Not moonstruck by Azerbaijan

It’s time to X Azerbaijan off our list.

Sometimes we wonder if half the competing artists in Eurovision works as motivational coaches on the side, as overcoming obstacles in ones personal life, staying strong and believing in yourself are among the most popular themes to sing about. This year Aisel from Azerbaijan is one of the frontrunners of this trend with a message of great personal importance to her. It would have been a whole lot more interesting if her song had a more universal message, of let’s say the importance of Human Rights and free speech, but then again this wouldn’t have made the EBU very happy.

In all fairness Aisel has a lot going for her, as she supposedly is in great shape vocally, she’s an experienced performer who has already made something of a name for herself in neighboring countries, she believes in her song and she has teamed up with Fokas Evangelinos, a legendary stage director and the brain behind acts like Greece 2005 and Russia 2016. We expect great things when she takes to the stage for her first rehearsal only hours from when this review is written.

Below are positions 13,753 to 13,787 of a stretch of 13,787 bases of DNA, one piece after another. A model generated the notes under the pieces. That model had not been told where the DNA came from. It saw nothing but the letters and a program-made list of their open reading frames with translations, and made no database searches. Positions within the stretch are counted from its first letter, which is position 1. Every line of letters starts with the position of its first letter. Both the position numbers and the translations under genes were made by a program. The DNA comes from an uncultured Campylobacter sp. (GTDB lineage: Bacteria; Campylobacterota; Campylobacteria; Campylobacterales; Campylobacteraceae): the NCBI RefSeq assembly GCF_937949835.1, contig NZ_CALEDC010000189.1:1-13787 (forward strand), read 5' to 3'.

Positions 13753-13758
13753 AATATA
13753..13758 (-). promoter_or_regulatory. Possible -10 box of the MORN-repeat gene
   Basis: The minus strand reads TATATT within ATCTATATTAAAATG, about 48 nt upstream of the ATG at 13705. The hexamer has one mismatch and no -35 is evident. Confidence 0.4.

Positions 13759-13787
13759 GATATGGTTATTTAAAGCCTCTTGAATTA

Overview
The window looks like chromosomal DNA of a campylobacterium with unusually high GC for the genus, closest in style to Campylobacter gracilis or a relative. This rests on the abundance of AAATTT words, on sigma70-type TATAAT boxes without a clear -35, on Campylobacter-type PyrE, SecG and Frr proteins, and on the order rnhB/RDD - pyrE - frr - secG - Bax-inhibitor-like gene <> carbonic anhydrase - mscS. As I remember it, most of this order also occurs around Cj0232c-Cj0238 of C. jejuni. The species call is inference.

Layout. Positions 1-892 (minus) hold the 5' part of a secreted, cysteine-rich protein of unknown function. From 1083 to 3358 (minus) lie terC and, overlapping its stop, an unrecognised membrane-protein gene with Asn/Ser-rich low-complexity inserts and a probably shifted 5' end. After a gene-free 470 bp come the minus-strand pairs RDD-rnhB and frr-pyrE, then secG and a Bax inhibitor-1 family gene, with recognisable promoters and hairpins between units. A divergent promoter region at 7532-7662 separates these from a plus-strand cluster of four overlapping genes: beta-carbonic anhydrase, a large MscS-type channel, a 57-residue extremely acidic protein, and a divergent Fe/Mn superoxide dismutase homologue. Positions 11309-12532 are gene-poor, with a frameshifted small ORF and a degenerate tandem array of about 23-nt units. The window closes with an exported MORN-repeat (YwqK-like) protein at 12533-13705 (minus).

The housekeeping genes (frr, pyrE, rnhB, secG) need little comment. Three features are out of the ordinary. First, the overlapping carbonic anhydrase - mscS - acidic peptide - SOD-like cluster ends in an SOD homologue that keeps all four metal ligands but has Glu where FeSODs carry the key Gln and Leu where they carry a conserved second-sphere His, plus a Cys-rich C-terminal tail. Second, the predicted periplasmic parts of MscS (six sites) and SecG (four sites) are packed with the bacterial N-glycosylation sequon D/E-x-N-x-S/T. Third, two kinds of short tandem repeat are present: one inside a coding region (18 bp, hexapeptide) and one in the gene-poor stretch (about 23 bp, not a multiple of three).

On the other hand we find it a bit off to wrap such a personal message into such an incredibly generic package. But then again this is Azerbaijan so we’re hardly surprised. When Aisel was announced as this year’s entrant it was stated that she would compete with a song written by Azeri songwriters, but somewhere along the road this changed and she ended up with the usual ready-to-assemble stuff from Ikea-land.

We genuinely wonder why a country that otherwise is so proud of their culture and heritage suddenly seem to grow an inferiority complex when it comes to the music they wish to present in Eurovision. Azerbaijan has a lot to learn from countries like Albania, Georgia, Moldova and Greece. If being in it to win it is the only thing that matters, then this tactic hasn’t exactly been working out so great lately either. We get the feeling the Azeri lost interest at some point, or perhaps it just became too costly to buy votes and pour whiskey to the accredited press.

With X My Heart we predict another mid table finish.

Aisel’s nan has knitted dresses in all the colors of the rainbow for those chilly spring evenings in Lisbon (photo credit:


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